I keep seeing the following koan:

A monk asked Zhàozhōu, "Does a dog have Buddha nature or not?" Zhaozhou said, "Wú".

What does this mean and why is it important?

More specifically: Does "Wú" mean "no" in this context, or does it mean "the question doesn't make sense and therefore cannot be answered"? I've seen both interpretations, which one is correct?

  • It is supposed to be spelled, Woof!
    – user2341
    Commented Jun 29, 2017 at 2:24

3 Answers 3


We should really have a rule on here not to provide koan answers! It's so important that you figure them out for yourself! Written out, the answers become hollow and never approach their true 'meaning'. That said (and no spoilers follow!)...

Mu does mean no, but it also can translate as blankness, voidness, or absence. That should ring a bell regarding the concept of emptiness or shunyata. The koan really doesn't have anything to do with dogs or whether or not they have a Buddha nature. It has more to do with this idea of emptiness - what it is and the initial experience of it. The monk in this koan is all caught up in scholasticism and conceptualism. He's using his small mind to try and understand a concept that it's just not capable of of apprehending. Zhaozhou's answer is an attempt to shake that monk out of his smaller way of thinking and point him instead to mu - the true essence of Zen.

  • 1
    PS - mu is Japanese. Same word, though.
    – user698
    Commented Sep 2, 2014 at 16:08
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    Does it mean that a dialogue involving any random question, e.g. "What time is it?" "Wú" would be just as good a koan?
    – kami
    Commented Sep 2, 2014 at 16:13
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    Not providing koan answers seems like one for meta so I've asked the question there meta.buddhism.stackexchange.com/q/271/157 Commented Sep 2, 2014 at 16:56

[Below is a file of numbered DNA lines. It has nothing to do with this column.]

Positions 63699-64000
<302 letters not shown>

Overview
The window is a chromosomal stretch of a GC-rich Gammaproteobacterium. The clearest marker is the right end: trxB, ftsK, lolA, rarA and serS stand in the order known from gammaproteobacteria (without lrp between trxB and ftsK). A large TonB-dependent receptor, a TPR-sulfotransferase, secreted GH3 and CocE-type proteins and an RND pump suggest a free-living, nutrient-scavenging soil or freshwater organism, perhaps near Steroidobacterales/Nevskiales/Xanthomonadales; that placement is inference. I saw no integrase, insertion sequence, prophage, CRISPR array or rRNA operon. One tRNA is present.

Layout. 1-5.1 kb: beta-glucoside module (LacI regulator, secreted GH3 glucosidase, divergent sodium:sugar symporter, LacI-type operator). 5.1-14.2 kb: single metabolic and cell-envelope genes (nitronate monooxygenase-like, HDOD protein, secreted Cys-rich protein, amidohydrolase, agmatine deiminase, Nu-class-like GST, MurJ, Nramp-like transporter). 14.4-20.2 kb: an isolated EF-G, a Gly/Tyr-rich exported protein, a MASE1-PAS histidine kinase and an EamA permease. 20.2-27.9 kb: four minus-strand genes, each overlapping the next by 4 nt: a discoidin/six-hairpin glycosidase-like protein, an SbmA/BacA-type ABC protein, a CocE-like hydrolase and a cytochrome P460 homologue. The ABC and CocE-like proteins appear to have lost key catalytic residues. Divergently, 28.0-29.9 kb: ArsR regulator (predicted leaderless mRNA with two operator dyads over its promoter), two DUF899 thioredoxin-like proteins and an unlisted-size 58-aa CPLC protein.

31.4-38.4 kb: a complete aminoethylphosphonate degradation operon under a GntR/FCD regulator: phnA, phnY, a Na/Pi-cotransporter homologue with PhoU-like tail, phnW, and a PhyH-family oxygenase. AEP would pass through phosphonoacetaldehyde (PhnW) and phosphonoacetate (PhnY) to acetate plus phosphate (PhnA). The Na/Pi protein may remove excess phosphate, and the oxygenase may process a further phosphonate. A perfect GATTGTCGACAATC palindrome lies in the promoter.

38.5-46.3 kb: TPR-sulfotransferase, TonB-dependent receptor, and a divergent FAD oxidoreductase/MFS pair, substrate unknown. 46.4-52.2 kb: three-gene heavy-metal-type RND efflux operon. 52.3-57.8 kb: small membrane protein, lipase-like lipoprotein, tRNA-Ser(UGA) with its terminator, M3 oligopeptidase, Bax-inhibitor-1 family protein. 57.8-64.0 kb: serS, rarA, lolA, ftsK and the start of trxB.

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    @michau - Possibly, but that's actually a whole other topic - namely how the hua-t'ou (repeated phrase) operates in Zen meditation. While the important part of the koan is the hua-t'ou mu/wu, I doubt that another random yes/no question would have the impact as the original or garnered the same reputation.
    – user698
    Commented Sep 2, 2014 at 17:42
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    @michau - there's a reason why we talk more about the negative version rather than the positive version! I think the koans are getting at two slightly different ideas. The positive version kind of gets me thinking of the Heart Sutra, but that just speculation on my part. Also, when I say 'important part', I mean wu serves as the hua-t'ou if you are going to meditate on the koan.
    – user698
    Commented Sep 3, 2014 at 13:16

People often report this koan with out explaining the surface meaning. Chinese at the time considered dogs nasty dirty animals, that hold the same position as pigs in the western mind. Pigs or cockroaches or those parasites that burrow into your eyes. So the surface question is can the most contemptible being become enlightened.

The surface meaning of the most common answer, Mu is Buddhist jargon, meaning emptiness, sunyata. In the Mahayana system, you are enlightened when you realize the truth of sunyata, i.e. that you have no self (no atman), everything changes over time and various other things that I don't have space for here.

In my opinion, koan practice is a practice. You think about a question and always are told that your answer is wrong. During this process, many people report flashes of insight where they subjectively feel that they have grasped the answer, i.e. satori or sudden enlightenment. Reasoning takes time, so sudden enlightenment can't be done in step by step reasoning.

In China, there was a huge multiyear (multi decade?) discussion on if enlightenment was a matter of following steps or if it was something that happened to you in a flash. In China and Japan, the sudden enlightenment proponents won.

Some modern critics say that especially in Japan with a new funerary and post mortem outlook, have moved onto a form of Zen where sunyata is a sudden realization that you do have an immortal self, which contradicts early Buddhist thought.

  • sounds like you are describing incubation. Is it correct to say that koans are designed to prolong the experience of sudden insight as long as possible?
    – Ooker
    Commented Feb 25, 2019 at 15:00

I have always found koans to be useful tools for thought. Through study of the dharma, interaction with the sangha and a variety of other means we reach new insights that are much like dull tools. Through their use applied against the situations in various koan we find their true worth. There is no right answer to a grinding wheel.

    – user698
    Commented Jun 29, 2017 at 14:00

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